The second day of Paris Haute Couture Fashion Week Autumn/Winter 2015 accentuated geometric and architectural forms that heightened the female form. Then, there were the shows with standout narrative themes such as Ralph & Russo’s majestic Tsarina and Yanina Couture’s lovely inspiration from Russian folklore. We also embraced the designs of Dice Kayek, Patuna, Tony Ward, and Serkan Cura.
An iridescent rhapsody of nocturnal inspired dresses and masterfully tailored tuxedos drew inspiration from the dazzling 1970s and early 80s at Dice Kayek. The collection, slightly more subdued than the well-oiled Studio 54, blended the decade’s sumptuous arts scene with vibrant Swarovski torsos and paunchy peplums uncovering a pop art parade of stroboscopic silhouettes. True to form, Creative Director Ece Ege used pleats and draping to reimagine urbane looks of a feral époque — the only thing missing — Bianca Jagger riding into Paris’ Musée des Arts Décoratifs on a white horse.
Drawing inspiration from the dark romance and art that Paris offers, Patuna considers fashion a sincere tribute to art. “When I touch fabrics I have to feel the symbiosis and the alchemy of the fabric and myself,” Patuna explained. “If I feel this, I will create magic. If not, I will move on to the next one.” This season, the haute couture designer played with over-the-top volumes where no shoulder was left unadorned. Ruched bodices tied in the back made for sexy reveals. A touch of ’30s retro was infused in shimmering black dresses with dramatic half-moon appliqués. Patuna’s majestic woman could almost slither in her form fitted gowns; a seductive and exciting show highlighting the art of couture.
An angelic journey of feminine discovery unravelled in garments impressed with harlequin floral embroideries and feathers. Yulia Yanina harnessed Russian folk art in romantic lace mini dresses and gossamer gowns, that were engraved with lace embroidered cherubs and elegant flamingos and firebirds to encapsulate the splendour of eternal youth and happiness. Sophisticated silhouettes like structural cochineal and charcoal skirt-suits exuded the nostalgic decadence and refinery of the New Look revolution, showcasing tiny accentuated waists and narrow hems.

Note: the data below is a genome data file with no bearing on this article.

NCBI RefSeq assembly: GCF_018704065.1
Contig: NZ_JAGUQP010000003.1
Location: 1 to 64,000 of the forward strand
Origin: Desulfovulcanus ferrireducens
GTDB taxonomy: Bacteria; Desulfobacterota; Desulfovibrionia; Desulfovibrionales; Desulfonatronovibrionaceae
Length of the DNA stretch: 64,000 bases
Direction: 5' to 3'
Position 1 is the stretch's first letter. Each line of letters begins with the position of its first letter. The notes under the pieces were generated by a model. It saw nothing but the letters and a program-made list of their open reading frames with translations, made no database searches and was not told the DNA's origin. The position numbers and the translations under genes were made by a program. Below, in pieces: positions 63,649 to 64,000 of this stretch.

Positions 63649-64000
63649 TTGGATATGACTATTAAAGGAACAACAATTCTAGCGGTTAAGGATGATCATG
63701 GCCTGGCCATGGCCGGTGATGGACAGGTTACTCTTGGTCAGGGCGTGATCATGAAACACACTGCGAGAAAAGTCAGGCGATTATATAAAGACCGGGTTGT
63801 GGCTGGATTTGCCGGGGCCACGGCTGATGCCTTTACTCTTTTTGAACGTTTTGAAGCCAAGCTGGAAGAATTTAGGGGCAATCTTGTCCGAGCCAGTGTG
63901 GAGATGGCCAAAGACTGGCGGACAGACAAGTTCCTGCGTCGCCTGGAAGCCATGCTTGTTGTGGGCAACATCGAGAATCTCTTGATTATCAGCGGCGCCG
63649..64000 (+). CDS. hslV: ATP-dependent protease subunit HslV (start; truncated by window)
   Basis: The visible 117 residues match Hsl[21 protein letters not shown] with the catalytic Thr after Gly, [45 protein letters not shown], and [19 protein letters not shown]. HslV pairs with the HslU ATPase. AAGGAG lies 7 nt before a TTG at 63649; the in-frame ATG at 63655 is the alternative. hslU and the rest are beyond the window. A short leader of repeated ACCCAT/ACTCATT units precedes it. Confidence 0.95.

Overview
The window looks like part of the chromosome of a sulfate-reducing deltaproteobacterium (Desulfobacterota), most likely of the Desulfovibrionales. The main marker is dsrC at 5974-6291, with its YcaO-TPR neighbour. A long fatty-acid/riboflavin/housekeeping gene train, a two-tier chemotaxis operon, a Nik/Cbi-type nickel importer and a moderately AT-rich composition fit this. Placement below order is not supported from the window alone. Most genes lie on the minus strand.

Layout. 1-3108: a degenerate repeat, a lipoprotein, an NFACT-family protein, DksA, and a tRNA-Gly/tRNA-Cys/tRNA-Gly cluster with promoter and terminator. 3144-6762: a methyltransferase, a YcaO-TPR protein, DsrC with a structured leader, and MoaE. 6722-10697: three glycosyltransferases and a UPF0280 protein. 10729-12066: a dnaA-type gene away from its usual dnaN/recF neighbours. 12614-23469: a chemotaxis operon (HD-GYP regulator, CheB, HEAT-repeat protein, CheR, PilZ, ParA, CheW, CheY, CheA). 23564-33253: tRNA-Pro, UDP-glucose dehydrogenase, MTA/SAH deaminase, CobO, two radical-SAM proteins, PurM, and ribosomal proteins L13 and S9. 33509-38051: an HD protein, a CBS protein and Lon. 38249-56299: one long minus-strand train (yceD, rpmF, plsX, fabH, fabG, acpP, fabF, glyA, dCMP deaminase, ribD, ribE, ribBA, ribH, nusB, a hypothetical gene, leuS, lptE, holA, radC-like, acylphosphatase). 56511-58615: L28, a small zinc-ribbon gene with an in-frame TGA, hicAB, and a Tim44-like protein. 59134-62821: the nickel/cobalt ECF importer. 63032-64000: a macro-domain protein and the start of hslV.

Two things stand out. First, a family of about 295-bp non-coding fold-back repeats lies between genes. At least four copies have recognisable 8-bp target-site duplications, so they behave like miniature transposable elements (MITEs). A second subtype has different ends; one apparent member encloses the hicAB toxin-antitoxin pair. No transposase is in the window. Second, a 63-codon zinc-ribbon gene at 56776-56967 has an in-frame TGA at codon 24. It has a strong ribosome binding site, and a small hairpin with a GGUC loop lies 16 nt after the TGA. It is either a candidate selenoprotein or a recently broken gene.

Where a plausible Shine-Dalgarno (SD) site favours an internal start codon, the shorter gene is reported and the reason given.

Creative Director Tamara Ralph and CEO Michael Russo fashion a young empress in ceremonial robes in charge of her own femininity and sophistication. Soft bell skirts and cotton clouds of coats manifested from the foggy obscurity, illuminating the path for feathers and beading galore. As much as Ralph & Russo are deeply romantic in design, this season the designers have injected wisps of mystery in regal capes and dramatic outerwear. Intricate tone-on-tone embroideries, immaculate silk and metallic thread work, and expertly cut satins form a story on rituals. The princesses shimmered a darker sophistication from seasons past; a truly inspiring commemoration of magic and luxe.
Lebanese designer Tony Ward’s sensational evening gowns were painted predominately in cerulean and sand; dusted with metallic sequinned detailing and rich silver embroidery. Protracted dresses with plunging spines and organza underpinnings evoked extraordinary gracefulness, majestically sweeping the runway like morning doves soaring in a blue sky of silk and tulle. Inspired by nature’s treasures, Ward’s frothy fantasy crescendo-ed with a crystalline finale; a spectacular wedding dress fashioned with a far-reaching passementerie lined veil.
Titled, “Le Jeu des Dames,” Serkan Cura’s collection played with rich textures and volumes in the way Cura knows best. His creatures sported high, twig ponytails with rosy, glittery cheeks – part animal, part fantasy. Casting corsets aside this season, Cura focused more on outerwear: voluminous, feather coats and black and white chequered jackets. Swarovski crystals were utilised to create extraordinary accessories for the face, and were also seen in a cashmere coat encrusted with the gems. The showstopper was a dramatic feather coat, fashioned so that the plumes resembled porcupine spikes. The juxtaposition of hard and soft was the common thread weaving this textural fairy-tale together.
Words / Sheri Chiu and Chloe Rash